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Co-housing development on Speedvale Avenue sees no public opposition

'This is a really innovative project and ver courageous for someone to take on,' says Coun. Downer

A proposed co-housing development along Speedvale Avenue drew no opposition during a Monday evening public meeting. 

If ultimately approved, the development at 205 to 213 Speedvale Ave. E. will see three houses torn down to make way for a 3.5-storey apartment building with 21 units, while a fourth existing home will be converted into a triplex, for 24 units in all.

While living units will be separate, a community kitchen and dining area is proposed, along with shared spaces for activities, meals together and more.

“This is a really innovative project and very courageous for someone to take on,” commented Coun. Cathy Downer. “This is the type of thing we need to look towards for affordable housing as well.”

Council made no decision regarding the proposal on Monday evening. Rather the meeting was held to gather public feedback on the proposal. No one stepped forward to raise concerns, ask questions or otherwise address the plan during the meeting.

First brought forward in 2019, several changes have been made to the proposal for the collective “L” shaped site on the southwest corner of the intersection with Delhi Street.

As noted in an updated planning report submitted to the city on behalf of owners Beryl Isobel Beard and Michael Fortin, the most significant changes include elimination of a proposed Speedvale driveway, a revised parking layout, new building entrance and a half-storey increase in height.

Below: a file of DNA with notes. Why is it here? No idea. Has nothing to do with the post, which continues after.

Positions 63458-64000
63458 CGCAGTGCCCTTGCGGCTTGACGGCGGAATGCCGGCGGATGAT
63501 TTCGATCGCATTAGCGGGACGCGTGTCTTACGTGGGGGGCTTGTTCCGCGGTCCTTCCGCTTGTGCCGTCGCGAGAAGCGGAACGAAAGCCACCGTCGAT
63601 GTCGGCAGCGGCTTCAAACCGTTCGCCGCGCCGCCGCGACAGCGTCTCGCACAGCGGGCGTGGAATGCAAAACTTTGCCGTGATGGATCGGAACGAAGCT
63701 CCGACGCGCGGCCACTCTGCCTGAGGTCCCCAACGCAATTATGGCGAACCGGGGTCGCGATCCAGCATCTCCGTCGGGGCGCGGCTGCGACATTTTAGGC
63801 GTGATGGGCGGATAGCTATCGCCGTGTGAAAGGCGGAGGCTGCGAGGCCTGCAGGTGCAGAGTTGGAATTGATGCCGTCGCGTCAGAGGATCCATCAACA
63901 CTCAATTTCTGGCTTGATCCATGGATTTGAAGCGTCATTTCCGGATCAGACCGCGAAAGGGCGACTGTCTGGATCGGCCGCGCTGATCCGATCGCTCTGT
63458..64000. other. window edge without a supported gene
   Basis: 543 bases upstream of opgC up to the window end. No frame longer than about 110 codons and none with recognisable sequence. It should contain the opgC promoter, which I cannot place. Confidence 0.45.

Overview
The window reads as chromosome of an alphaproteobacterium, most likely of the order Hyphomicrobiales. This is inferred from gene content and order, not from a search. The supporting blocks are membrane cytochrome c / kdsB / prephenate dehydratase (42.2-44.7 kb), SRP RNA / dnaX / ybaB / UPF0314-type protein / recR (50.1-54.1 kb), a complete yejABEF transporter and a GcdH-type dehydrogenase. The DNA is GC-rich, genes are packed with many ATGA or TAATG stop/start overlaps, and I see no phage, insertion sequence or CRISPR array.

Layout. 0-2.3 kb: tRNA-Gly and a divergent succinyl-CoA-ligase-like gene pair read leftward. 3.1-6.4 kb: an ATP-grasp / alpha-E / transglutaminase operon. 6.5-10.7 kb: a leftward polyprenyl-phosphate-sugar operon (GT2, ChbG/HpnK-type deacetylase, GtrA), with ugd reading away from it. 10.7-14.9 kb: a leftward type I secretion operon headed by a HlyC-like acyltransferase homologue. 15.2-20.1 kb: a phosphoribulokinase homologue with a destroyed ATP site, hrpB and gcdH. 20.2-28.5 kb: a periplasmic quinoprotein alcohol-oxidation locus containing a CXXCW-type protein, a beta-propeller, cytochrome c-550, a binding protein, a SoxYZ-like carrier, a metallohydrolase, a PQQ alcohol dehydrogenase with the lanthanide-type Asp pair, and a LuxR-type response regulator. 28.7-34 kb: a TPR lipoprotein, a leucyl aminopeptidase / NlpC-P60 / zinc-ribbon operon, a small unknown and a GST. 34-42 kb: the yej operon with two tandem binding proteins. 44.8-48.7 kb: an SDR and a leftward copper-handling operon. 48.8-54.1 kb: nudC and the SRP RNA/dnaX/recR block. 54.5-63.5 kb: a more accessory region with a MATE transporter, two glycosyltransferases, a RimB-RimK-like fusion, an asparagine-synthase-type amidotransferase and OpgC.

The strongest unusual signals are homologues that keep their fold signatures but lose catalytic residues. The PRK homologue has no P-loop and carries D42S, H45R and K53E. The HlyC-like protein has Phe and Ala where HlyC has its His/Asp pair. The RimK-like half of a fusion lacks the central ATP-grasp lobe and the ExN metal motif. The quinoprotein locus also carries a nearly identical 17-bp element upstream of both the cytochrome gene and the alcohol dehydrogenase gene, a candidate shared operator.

“I really like this development,” commented Coun. Rodrigo Goller, referring to plans for the development to include net-zero energy use technologies and design as “a unicorn” in the city. “I wish more proposals would come like this.”

The proposal includes 24 parking spaces, one per unit, whereas current regulations require there to be 35.

“The assumption is that not all residents will have a car,” said Nancy Shoemaker, a planning consultant working for the owners. 

“One of the principles there is as far as co-housing goes is a sustainable lifestyle,” added architect David McAuley, who spoke on behalf of the owners. 

He added negotiations are underway with a nearby place of worship to accommodate visitor parking needs during off-peak hours.

Comments made during the public meeting will be taken into consideration by city staff as it reviews the proposal and prepares a recommendation for council at a later date.


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Richard Vivian

About the Author: Richard Vivian

Richard Vivian is an award-winning journalist and longtime Guelph resident. He joined the GuelphToday team as assistant editor in 2020, largely covering municipal matters and general assignment duties
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